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Bridges 2011: Mathematics, Music, Art, Architecture, Culture

The Poetry of Prime Numbers
Sarah Glaz Department of Mathematics University of Connecticut Storrs, CT 06269, USA E-mail: Sarah.Glaz@uconn.edu Abstract
Prime numbers had been objects of fascination, for both mathematicians and artists, since the time of Euclid. This article explores the links between prime numbers and poetry. We start with a selection of poems celebrating the mathematical properties of these enigmatic and unpredictable integers and their impact on those who explore them. We then turn our attention to poetry reflecting cultural aspects associated with prime numbers, from the use of the concept of primality as a metaphor for the mysteries of life and human behavior to the inclusion of specific prime numbers in poems for the symbolic personal and cultural values these numbers acquired through history. We conclude with a sample of poems highlighting the role prime numbers and their properties play in the aesthetics of poetry, in particular their contribution to the structure of poems. We also include references to additional sources of prime number poetry, and a brief discussion on the uses of such poetry in the mathematics classroom.

Mathematics Martin Gardner starts his article: Patterns and Primes [13], with the following statement:
No branch of number theory is more saturated with mystery and elegance than the study of prime numbers: those exasperating, unruly integers that refuse to be divided evenly by any integers except themselves and 1.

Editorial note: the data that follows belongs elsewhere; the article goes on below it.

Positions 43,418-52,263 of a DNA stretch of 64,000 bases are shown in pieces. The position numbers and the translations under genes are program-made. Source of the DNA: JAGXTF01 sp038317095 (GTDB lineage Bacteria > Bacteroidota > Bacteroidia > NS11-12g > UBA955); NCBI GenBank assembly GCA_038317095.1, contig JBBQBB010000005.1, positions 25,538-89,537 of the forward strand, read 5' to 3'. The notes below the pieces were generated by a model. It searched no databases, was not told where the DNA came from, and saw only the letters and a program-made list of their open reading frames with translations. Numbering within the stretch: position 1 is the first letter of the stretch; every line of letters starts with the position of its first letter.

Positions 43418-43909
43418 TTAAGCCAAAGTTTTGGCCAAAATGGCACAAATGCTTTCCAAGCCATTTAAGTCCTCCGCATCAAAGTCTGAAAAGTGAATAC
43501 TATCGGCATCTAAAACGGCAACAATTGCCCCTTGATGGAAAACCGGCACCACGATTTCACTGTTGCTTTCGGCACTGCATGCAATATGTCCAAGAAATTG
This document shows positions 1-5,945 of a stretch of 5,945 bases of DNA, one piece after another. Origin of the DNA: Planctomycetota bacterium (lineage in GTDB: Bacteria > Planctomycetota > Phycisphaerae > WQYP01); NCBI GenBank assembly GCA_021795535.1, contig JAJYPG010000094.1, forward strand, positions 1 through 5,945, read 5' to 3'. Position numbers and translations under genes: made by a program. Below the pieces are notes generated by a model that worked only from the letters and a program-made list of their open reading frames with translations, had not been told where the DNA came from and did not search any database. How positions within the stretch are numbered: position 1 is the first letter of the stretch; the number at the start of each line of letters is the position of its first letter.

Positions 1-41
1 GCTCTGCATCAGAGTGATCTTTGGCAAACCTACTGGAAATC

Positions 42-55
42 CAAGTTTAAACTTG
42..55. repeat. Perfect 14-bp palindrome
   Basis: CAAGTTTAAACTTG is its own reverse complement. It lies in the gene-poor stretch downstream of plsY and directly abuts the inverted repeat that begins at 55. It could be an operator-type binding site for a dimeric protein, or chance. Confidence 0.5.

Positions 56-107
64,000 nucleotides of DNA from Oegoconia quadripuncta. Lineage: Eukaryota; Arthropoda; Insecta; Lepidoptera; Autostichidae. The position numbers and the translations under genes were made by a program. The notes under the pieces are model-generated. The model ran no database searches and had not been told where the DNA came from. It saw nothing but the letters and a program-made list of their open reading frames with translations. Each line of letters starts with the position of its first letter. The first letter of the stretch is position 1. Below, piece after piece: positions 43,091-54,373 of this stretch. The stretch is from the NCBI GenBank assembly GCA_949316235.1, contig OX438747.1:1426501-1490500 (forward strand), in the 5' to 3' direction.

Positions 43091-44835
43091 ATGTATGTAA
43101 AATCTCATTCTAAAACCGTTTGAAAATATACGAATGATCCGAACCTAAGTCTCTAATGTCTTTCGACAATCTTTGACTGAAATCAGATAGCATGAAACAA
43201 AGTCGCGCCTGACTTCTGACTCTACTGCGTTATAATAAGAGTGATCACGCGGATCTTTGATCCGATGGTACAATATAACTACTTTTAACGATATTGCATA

It is therefore no wonder that prime numbers appear, not only in mathematics, but also in that other human endeavor that delves into mysteries in search of patterns and elegance― poetry. A poem that captures many of the elements that made prime numbers objects of fascination since the time of Euclid is Helen Spalding's: Let Us Now Praise Prime Numbers [16]. British writer and poet Helen Spalding (19201991) is herself a mysterious figure, whose life cannot be traced after her last publication in The London Magazine in 1961.
Let Us Now Praise Prime Numbers by Helen Spalding Let us now praise prime numbers With our fathers who begat us: The power, the peculiar glory of prime numbers Is that nothing begat them, No ancestors, no factors, Adams among the multiplied generations. None can foretell their coming. Among the ordinal numbers They do not reserve their seats, arrive unexpected. Along the lines of cardinals They rise like surprising pontiffs, Each absolute, inscrutable, self-elected.
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In the beginning where chaos Ends and zero resolves, They crowd the foreground prodigal as forest, But middle distance thins them, Far distance to infinity Yields them rare as unreturning comets. O prime improbable numbers, Long may formula-hunters Steam in abstraction, waste to skeleton patience: Stay non-conformist, nuisance, Phenomena irreducible To system, sequence, pattern or explanation.